With global warming tied to fossil fuel emissions, conference scientists pointed to melting snow caps in the Himalayas depleting freshwater resources that over 1.9 billion people across Asia rely on. The warming climate is creating more dangerous outdoor working conditions in heat millions of workers can’t afford to avoid. Humans meddling with the ecosystem also drives the spread of pathogens and creates new vectors for the transmission of viruses from animals to people, such as COVID-19. A recent report from the United Nations Environment Programme and International Livestock Research Institute suggests that continued disruption of wildlife and the environment will make large disease outbreaks like COVID-19 more common. Closer to home, California and large swatches of the country are facing drought while the Midwest floods due to extreme rainfall.

As the world manages its reaction to this global crisis and prepares for the larger one at hand, scientists at the Comer Climate Conference identified two important lessons to be learned from the COVID-19 pandemic to help mitigate the imminent effects of climate change.

First, they called for added urgency to recognize the impact of carbon emissions and offer real-time updates to hold countries accountable for their energy policies that release greenhouse gases. Russell said without this transparency to encourage reform, climate change seems like a “big, endless problem instead of an immediate fight for our grandchildren’s future.”

Second, identify practical solutions. Many people oppose environmental reform out of fear that the economy will collapse even further, heightening the pressures of the pandemic. But veteran geoscientist Richard Alley argues that the shift to clean energy can actually stimulate the economy when viewed as an opportunity for political and technological innovation. Alley, a professor at Pennsylvania State University, was one of the founding mentors of the Comer Family Foundation’s support for climate research and fellowships. He sees energy innovation as a win-win for economic growth, human health, national security and the environment.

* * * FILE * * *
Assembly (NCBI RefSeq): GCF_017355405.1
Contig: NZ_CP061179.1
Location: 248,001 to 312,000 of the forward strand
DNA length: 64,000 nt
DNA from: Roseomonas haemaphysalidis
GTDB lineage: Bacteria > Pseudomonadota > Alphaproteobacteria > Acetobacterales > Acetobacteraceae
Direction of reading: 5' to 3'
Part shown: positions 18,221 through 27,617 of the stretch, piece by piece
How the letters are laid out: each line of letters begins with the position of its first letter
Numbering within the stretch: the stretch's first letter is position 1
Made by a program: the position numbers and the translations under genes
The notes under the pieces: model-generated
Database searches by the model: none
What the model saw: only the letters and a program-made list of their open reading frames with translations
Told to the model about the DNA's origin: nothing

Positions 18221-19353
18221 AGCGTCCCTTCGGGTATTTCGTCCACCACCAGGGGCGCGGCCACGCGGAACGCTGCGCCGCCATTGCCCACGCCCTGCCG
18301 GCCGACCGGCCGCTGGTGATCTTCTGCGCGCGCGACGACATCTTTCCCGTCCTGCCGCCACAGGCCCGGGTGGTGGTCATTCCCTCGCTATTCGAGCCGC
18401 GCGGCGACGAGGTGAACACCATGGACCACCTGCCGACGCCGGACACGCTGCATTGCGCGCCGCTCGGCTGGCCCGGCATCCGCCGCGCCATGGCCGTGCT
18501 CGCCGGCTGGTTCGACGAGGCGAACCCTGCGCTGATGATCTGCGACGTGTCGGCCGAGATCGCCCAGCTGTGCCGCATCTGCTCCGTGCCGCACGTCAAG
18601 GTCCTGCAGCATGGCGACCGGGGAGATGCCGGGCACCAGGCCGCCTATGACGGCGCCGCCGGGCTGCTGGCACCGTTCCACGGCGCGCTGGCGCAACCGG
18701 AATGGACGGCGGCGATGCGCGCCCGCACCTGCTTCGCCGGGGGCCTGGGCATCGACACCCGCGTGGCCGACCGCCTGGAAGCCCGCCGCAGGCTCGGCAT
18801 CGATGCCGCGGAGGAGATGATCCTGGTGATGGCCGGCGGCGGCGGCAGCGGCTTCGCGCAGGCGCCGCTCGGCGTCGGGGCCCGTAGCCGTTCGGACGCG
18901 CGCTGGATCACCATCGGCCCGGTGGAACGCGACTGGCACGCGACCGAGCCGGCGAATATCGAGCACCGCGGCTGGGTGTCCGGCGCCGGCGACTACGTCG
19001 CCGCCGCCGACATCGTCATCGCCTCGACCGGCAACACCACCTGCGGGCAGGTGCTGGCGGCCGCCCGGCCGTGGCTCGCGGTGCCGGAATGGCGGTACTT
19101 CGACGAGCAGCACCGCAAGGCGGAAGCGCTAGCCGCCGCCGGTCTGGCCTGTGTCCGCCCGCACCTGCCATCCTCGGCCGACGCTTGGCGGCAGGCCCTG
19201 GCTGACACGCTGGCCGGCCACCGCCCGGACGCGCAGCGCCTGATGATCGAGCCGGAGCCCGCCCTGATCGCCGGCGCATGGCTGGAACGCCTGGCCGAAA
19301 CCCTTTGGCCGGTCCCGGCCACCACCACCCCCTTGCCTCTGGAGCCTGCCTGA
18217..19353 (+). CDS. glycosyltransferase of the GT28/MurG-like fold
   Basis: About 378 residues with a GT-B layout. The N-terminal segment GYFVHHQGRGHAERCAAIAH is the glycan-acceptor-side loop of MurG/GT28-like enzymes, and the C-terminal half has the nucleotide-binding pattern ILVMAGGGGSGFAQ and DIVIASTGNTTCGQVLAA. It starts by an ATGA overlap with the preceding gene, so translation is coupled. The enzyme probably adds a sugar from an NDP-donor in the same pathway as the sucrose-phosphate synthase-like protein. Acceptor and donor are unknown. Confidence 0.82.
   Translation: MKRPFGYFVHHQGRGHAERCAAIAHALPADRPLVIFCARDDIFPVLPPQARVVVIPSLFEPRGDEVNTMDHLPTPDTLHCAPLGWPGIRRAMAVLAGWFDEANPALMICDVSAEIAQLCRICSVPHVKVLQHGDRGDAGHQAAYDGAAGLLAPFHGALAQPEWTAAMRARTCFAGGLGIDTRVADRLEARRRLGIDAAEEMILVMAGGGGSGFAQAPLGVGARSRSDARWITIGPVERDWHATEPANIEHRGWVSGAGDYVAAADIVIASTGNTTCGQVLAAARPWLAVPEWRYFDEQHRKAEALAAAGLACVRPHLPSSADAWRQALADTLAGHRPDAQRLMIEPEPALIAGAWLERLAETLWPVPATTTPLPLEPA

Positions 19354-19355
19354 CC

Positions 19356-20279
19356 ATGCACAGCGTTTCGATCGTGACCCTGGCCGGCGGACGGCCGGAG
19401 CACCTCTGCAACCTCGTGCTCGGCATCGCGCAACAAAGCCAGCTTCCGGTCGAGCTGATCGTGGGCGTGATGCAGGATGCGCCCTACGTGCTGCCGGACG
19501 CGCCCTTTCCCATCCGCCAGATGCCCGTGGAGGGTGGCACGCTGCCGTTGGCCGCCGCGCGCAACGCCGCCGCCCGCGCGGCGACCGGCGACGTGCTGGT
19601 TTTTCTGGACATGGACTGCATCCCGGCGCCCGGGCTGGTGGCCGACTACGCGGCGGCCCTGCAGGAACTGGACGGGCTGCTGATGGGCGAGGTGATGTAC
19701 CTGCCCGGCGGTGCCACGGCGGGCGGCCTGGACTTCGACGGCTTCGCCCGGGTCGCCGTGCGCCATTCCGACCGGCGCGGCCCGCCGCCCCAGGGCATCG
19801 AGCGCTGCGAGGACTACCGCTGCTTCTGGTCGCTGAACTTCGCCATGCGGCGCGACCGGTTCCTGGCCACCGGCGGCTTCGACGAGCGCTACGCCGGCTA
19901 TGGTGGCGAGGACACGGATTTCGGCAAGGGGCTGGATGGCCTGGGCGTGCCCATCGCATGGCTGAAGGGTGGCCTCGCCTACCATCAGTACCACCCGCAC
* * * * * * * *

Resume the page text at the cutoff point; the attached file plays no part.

“We need to make energy something that is flexible and interactive so that people can use it in the way that is best for them,” Alley said. He suggested turning the electric grid into something like the internet, a platform on which people can buy, sell, and trade shares of resources. This way more people could access the financial and environmental benefits of clean energy without having to worry about investing in the individual resources for their properties.

Alley proposed a hypothetical example of a dairy farmer, struggling to stay afloat due to high costs of operation. Rather than paying for and installing a few solar panels for his roof, the farmer instead could invest in community solar, a power plant whose electricity is shared by multiple properties. The community grid sells solar electric power to homeowners who now no longer need to invest in their own solar panels. It’s cost-effective, and gives the farmer a greater chance at survival because now he has two crops—milk and energy—instead of just one.

In other words, instead of funding policies and lobbies to decide who gets to control our resources, we should be financing ways to make more efficient use of our resources, Alley said.

Solutions like this require a multidisciplinary team of scientists, engineers and economists. At the core of these efforts, however, lies the country’s leadership. Now, more than ever before, we need an administration who will provide a science-backed, coordinated response to climate change while prioritizing the well-being of its citizens.

In an old democracy like that of the United States, we have a mechanism to rectify the perceived lack of responsibility taken by elected officials, reminded Russell. Votes do matter.

Now is the time to trust our institutions and build a society that is committed to our future environment, health and quality of life—that’s the message Russel, Alley and many others conveyed.

Now is the time for individual action to promote collective reform. And it can start as early as November 3.

Shivani Majmudar is a health, environment and science reporter at Medill. You can follow her on Twitter @spmajmudarr.